Gene that stops tumors may spread colorectal cancer

Excluding skin cancers, colorectal cancer is the third most common cancer diagnosed in both men and women in the United States. (Credit: Ludovic Bertron/Flickr)

A gene that is known to suppress the growth and spread of many types of cancer has the opposite effect in some forms of colorectal cancer.

The discovery may lay the foundation for new colorectal cancer treatments.

“The gene known as Sprouty2 has previously been shown to protect against metastasis, or the spreading of cancer to other parts of the body, in breast, prostate, and liver cancer,” says Sharad Khare, associate professor of research in the University of Missouri School of Medicine’s Division of Gastroenterology and Hepatology and lead author of the study that is published in the journal Oncogene.

“However, our recent molecular studies found that this gene may actually help promote metastasis instead of suppress it.”

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For more than three years, researchers have studied Sprouty2 in cancer cell models, mouse models, and human biopsy samples. Using different molecular methods, the researchers found that the gene functions differently in colorectal cancer than in other types of cancers.

Sprouty2 is known to block molecular circuits to prevent cancer cells from growing and spreading to other parts of the body. However, in colorectal cancer, Sprouty2 may increase the metastatic ability of cancer cells instead of suppress it. Khare believes this occurs when the gene is up-regulated, or supercharged.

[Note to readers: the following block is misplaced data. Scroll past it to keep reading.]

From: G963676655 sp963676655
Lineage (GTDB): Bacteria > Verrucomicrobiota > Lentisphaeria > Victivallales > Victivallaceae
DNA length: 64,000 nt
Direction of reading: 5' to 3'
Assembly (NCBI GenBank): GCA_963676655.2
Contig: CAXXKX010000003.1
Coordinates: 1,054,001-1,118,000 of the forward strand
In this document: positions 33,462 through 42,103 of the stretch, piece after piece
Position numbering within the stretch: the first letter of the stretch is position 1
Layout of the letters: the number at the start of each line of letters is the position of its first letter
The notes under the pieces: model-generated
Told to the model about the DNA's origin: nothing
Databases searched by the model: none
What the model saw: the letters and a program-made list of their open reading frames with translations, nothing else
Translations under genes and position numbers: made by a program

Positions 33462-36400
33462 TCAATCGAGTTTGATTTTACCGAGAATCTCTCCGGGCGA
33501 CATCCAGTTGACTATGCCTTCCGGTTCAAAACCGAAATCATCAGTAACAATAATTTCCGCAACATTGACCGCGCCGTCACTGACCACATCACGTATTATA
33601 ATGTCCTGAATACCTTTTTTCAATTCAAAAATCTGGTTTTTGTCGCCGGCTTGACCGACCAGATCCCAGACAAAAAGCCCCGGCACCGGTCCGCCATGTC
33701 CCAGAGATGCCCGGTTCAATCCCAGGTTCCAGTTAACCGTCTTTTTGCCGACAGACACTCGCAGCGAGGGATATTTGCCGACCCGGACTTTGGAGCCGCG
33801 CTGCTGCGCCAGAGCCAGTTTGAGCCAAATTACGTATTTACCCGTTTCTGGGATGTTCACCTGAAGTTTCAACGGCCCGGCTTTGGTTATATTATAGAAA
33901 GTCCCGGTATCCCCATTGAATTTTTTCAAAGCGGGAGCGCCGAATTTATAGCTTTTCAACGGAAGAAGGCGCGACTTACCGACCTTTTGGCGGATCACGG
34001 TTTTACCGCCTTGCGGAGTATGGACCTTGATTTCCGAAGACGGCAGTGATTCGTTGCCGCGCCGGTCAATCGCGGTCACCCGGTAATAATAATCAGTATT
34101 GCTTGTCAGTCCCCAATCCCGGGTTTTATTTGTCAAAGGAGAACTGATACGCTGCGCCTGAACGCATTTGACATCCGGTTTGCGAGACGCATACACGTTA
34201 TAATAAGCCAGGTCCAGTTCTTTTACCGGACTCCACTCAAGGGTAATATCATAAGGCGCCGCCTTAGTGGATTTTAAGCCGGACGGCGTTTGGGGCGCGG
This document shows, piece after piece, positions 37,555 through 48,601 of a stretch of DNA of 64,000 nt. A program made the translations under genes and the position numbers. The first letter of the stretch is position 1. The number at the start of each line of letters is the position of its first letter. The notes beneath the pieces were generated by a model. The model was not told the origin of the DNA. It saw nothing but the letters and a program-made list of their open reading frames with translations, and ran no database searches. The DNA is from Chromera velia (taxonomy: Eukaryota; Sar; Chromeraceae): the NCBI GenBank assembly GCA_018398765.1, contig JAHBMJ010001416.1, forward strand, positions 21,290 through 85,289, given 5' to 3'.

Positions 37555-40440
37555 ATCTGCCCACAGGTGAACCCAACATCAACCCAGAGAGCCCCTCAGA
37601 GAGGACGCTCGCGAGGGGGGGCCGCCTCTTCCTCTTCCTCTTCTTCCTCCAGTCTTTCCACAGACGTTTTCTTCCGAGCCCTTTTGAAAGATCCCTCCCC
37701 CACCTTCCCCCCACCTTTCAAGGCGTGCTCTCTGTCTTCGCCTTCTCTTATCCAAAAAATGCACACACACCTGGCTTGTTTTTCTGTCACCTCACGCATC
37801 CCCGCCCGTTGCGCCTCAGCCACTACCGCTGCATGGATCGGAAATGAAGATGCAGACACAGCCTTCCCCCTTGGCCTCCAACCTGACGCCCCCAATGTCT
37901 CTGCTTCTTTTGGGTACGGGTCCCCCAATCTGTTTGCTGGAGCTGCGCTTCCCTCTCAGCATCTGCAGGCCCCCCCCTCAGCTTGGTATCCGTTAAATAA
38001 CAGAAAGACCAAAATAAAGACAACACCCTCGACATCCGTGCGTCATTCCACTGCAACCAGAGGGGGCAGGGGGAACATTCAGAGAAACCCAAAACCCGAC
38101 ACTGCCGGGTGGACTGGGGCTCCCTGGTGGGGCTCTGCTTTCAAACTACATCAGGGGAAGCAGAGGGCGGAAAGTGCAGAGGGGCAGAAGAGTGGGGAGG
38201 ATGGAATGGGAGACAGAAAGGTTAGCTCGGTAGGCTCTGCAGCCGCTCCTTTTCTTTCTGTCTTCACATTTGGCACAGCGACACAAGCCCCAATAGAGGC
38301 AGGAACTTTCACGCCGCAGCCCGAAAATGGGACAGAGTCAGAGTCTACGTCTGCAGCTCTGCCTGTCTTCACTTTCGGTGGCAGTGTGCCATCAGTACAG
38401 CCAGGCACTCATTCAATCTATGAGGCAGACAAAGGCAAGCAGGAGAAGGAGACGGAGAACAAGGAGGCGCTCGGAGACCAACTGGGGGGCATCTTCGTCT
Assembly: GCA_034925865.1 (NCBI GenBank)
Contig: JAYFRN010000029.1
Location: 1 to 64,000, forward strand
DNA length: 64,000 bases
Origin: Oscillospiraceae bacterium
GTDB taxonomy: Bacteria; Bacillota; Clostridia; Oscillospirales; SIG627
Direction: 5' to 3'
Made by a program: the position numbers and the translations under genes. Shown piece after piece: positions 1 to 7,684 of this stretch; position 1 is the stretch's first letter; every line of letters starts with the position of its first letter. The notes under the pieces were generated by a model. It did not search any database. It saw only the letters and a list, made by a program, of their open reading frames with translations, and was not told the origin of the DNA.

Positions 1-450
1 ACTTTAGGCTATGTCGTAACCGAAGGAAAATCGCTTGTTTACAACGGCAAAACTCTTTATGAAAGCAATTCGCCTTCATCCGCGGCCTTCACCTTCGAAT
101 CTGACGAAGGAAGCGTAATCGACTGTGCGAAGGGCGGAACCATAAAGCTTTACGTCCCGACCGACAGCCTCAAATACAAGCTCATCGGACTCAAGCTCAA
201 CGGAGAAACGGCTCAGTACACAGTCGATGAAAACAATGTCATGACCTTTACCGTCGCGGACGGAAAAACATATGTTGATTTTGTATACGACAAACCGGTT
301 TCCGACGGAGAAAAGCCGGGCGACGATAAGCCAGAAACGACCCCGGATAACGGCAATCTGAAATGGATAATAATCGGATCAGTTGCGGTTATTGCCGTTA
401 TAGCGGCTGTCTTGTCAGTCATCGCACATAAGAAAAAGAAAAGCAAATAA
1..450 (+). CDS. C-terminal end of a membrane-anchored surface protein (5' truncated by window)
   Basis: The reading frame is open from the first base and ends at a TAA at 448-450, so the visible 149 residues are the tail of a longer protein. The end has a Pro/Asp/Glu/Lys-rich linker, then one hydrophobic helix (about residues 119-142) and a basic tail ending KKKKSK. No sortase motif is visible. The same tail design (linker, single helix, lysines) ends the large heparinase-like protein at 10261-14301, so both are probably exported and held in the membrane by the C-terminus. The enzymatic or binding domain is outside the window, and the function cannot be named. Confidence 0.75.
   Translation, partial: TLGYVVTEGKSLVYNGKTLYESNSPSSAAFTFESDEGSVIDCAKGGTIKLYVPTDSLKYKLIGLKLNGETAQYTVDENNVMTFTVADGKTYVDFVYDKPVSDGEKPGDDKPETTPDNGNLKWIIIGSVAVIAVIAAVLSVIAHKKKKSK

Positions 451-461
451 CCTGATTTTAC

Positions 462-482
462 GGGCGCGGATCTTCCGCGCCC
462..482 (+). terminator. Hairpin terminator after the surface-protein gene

Cancer deaths attributed to colorectal cancer are mainly due to tumor recurrence and metastasis to other organs. Excluding skin cancers, colorectal cancer is the third most common cancer diagnosed in both men and women in the United States, according to the American Cancer Society. It’s estimated that the lifetime risk of developing colorectal cancer is about 1 in 20.

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“This finding is a very significant step in our understanding of metastasis in colorectal cancer, but it’s important to note that we believe this phenomenon may occur in only a subset of colorectal cancer patients,” Khare says.

“We don’t yet know why this is the case, but we hope to determine if there is a correlation between the up-regulation of this gene and the life expectancy of patients with colorectal cancer. Future studies will help us understand who may be at risk, and ultimately, if personalized treatments can be planned to target this gene.”

The National Institutes of Health, a Veterans Affairs Merit Award, the MU Research Board Award and MU School of Medicine Bridge funded the work. The content is solely the responsibility of the authors and does not necessarily represent the official views of the funding agencies.

Source: University of Missouri